8.      Miroslav Marcovich, “From Ishtar to Aphrodite,” Journal of Aesthetic Education 30, no. 2 (1996): 45-46, (Found via JSTOR).  

9.      Eleanor Amico Wilson, Women of Canaan: The Status of Women at Ugarit (Whitewater: Heartwell Publications, 2013), 188-189.

10.  Nanno Marinato, Minoan Kingship, 166.

11.  Izak Cornelius, The Many Faces of the Goddess: The Iconography of the Syro-Palestinian Goddesses Anat, Astarte, Qedeshet, and Asherah c. 1500-1000 BCE, 2nd ed.  (Göttingen: Vandenhoeck & Ruprecht, 2008), 80-83.

12.  Tikva Frymer-Kensky, In the Wake of the Goddesses: Women, Culture, and the Biblical Transformation of Pagan Myth (New York: Free Press, 1992), 153-155.

13.  Robert Graves, The Greek Myths (New York: Penguin Books Inc., 1957), 263.

14.  Plutarch, Theseus, part 20.

15.  James Frazer, The Golden Bough: A Study in Magic and Religion (Ware: Wordsworth Editions, 1993), 329.

16.  For more details see Kenneth Lapatin, Mysteries of the Snake Goddess: Art, Desire, and the Forging of History (Boston and New York: Houghton Mifflin Company, 2002).

17.  Pausanias, Greece, Book I, chapter 14, section 7.

18.  Cathy Gere, Knossos and the Prophets of Modernism (Chicago: University of Chicago Press, 2009), 46.

19.  Ibid., 85.



↳ [2/2] Heroes - T H E S E U S

According to Greek mythology, Theseus was the son of either King Aegeus or Poseidon. His most famous exploit was against the Minotaur of King Minos of Crete. Theseus insisted on being one of the seven youths and seven maidens of Athens to be sacrificed to the monster as an annual tribute. He promised King Aegeus that if he was successful in killing the Minotaur he would on his return voyage replace his ship’s black sails with white ones.

Ariadne, daughter of King Minos, fell in love with Theseus and gave him a magic ball of thread to be dropped at the entrance of the labyrinth; it led Theseus to the Minotaur, which he killed, and he then followed the unwound thread back to the entrance. He left Crete with Ariadne but abandoned her at Naxos.

When Theseus reached home he forgot to raise white sails. Aegeus saw black sails, and, thinking his son dead, the grief-stricken father threw himself into the sea, thereafter called the Aegean. Although Theseus is generally thought of as legendary, the Athenians believed he had been one of their early kings.

anonymous asked:

what's so great about Midsummer?

Are you guys rant-baiting me? Seriously, is that what’s happening here? Because honestly you cannot ask me a question like that and not expect a rant, especially when I started drinking like two hours ago. 

So in much the same way that Romeo and Juliet is not just about a couple of dumbass teenagers topping themselves, Midsummer is not just about a bunch of fairies fucking around in the woods. (Although there is a lot of that, and that’s partly why it’s so glorious.)

Midsummer starts in Athens a few days before the wedding of Theseus and Hippolyta–and yes, this is the same Theseus that killed the Minotaur, hump-and-dumped Ariande, and then caused Aegeus to commit suicide because he FORGOT TO PUT THE RIGHT FUCKING SAILS UP. But that’s not importnat, what is important is that right from the start we have Shakespeare + Greek mythology which obviously = the most awesome literary sandwich EVER. But this whole Theseus/Hippolyta thing is thematically important too, because Hippolyta was Queen of the Amazons, and Shakespeare is giving us a hint that this play is going to be about female empowerment and the collision of nature and civilization right from the start. That’s called forefuckingshadowing, ladies and groundlings.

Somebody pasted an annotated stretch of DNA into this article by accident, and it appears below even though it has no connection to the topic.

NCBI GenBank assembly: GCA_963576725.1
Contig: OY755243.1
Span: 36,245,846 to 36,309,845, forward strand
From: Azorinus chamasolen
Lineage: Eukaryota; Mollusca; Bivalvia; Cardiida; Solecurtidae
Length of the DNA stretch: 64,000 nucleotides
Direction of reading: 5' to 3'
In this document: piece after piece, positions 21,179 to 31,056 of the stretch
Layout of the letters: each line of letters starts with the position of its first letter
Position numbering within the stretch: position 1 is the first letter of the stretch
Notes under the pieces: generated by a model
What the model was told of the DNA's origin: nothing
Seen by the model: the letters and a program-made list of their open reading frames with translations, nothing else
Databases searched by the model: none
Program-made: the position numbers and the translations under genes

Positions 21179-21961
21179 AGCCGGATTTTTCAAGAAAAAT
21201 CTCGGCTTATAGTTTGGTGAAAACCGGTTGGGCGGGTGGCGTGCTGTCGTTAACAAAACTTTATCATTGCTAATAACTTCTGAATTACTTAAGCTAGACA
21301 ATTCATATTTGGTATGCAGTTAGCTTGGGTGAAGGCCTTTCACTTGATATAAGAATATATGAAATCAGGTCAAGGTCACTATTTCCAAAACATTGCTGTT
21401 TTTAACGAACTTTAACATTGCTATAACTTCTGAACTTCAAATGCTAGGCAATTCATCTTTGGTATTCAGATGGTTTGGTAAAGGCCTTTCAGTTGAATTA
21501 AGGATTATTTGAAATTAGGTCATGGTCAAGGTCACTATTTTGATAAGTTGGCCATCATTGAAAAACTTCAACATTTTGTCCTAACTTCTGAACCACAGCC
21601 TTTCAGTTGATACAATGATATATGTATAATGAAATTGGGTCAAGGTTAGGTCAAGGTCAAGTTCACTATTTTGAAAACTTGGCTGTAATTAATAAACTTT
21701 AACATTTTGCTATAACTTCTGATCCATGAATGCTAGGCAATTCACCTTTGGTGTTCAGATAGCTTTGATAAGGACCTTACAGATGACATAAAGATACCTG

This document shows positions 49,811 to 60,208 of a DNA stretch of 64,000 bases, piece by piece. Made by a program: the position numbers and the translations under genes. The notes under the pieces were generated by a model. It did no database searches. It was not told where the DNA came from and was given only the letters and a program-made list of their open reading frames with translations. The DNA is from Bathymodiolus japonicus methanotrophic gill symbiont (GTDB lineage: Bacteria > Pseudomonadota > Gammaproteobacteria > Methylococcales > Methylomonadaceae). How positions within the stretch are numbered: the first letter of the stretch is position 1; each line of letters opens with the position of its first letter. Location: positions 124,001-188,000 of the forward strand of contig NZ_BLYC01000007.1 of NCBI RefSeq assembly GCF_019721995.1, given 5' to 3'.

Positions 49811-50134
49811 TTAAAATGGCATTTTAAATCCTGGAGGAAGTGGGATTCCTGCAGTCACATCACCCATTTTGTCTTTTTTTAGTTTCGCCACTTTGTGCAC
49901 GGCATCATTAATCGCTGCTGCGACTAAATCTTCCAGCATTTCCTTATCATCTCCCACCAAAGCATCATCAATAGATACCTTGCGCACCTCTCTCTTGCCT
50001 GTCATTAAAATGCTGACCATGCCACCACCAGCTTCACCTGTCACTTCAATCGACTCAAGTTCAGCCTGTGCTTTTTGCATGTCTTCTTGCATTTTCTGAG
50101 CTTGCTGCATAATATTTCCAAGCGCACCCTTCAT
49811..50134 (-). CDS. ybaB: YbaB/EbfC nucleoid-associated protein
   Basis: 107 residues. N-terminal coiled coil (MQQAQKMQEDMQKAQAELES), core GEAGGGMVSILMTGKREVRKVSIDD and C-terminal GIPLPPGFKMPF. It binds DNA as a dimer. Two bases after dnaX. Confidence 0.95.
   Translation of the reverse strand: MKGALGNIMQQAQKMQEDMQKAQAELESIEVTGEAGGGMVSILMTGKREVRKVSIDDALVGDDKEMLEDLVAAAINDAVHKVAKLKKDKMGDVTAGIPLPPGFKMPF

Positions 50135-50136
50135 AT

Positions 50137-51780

Then we have the lovers: Helena, who wants to marry Demetrius, who wants to marry Hermia, who wants to marry Lysander. Inconvenient, but hey, we all went to high school and we know how this shit goes. It’s made more complicated by the fact that Hermia’s father, Egeus, who is an absolute asshat, refuses to let his daughter marry Lysander without ever offering a real reason except that he has some kind of weird paternal hard-on for Demetrius. The upshot of this nutfuckery is that Hermia has the options of marrying Demetrius against her wishes or becoming a nun, which are pretty fucking shitty options. So what does she do? She says fucking NEITHER because she’s not an idiot and plots to run away with Lysander. 

MEANWHILE IN THE WOODS: Titania and Oberon (the king and queen of the fairies, respectively) are having a lovers’ tiff of epic proportions–like, their discord is so powerful it’s literally fucking up the weather and the seasons–over a changeling boy Titania is rearing on behalf on a friend who died. Oberon wants the boy for his entourage, or so he says, but it’s really kind of obvious that he’s just jealous of how much attention Titania is lavishing on it. Titania justifiably tells him to grow the fuck up, get over it, and come party with her, but he decides he’d rather pout about it and they go their separate ways. 

Back to the lovers: Hermia and Lysander set off through the forest, pursued (unbeknownst to them) by Demetrius, who wants to stop them eloping, and Helena, who just wants to bang Demetrius. And this is where shit gets really dark. People like to pretend this play is light and fluffy like cotton fucking candy, but you’d better back the fuck up with that assumption, because man, are you wrong. Demetrius gets fed up with Helena (who is in the middle of telling him to beat her like dog, can you say desperate), and literally threatens to rape her if she doesn’t stop following him. NOT SO FLUFFY NOW, IS IT? At any rate, all of the lovers eventually get tired and decide to lie down and sleep, because that’s what you do when you’re lost in an unfamiliar enchanted forest in the middle of the fucking night. I don’t know.